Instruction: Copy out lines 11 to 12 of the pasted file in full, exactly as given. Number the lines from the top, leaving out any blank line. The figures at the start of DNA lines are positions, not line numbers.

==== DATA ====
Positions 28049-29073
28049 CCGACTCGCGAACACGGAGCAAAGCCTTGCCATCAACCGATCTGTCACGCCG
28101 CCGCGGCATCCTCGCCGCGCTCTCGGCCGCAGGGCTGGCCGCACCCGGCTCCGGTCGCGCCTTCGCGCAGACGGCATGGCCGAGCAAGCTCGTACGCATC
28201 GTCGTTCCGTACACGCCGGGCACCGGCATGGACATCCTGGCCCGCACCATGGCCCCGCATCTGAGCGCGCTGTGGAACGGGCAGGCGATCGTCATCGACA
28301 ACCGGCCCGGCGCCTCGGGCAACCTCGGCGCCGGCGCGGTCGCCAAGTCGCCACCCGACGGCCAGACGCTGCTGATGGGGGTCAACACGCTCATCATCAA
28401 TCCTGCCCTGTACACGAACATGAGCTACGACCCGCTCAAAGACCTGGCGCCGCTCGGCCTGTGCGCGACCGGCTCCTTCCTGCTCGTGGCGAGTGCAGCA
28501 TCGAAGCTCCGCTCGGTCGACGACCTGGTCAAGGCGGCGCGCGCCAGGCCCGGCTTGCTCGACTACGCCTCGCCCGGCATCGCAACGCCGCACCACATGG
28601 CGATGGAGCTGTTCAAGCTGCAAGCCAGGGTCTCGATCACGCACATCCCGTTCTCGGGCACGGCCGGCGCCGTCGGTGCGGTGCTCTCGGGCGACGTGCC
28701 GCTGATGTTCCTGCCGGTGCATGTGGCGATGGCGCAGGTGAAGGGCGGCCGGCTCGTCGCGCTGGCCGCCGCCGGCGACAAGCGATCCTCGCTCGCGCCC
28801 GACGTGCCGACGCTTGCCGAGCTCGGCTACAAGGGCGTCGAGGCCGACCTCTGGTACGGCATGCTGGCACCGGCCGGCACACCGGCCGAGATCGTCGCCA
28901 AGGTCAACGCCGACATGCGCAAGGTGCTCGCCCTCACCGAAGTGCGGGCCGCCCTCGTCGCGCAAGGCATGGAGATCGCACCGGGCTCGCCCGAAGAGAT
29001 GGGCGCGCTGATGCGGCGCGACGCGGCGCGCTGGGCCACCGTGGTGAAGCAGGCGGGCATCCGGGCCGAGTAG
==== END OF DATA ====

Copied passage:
28901 AGGTCAACGCCGACATGCGCAAGGTGCTCGCCCTCACCGAAGTGCGGGCCGCCCTCGTCGCGCAAGGCATGGAGATCGCACCGGGCTCGCCCGAAGAGAT
29001 GGGCGCGCTGATGCGGCGCGACGCGGCGCGCTGGGCCACCGTGGTGAAGCAGGCGGGCATCCGGGCCGAGTAG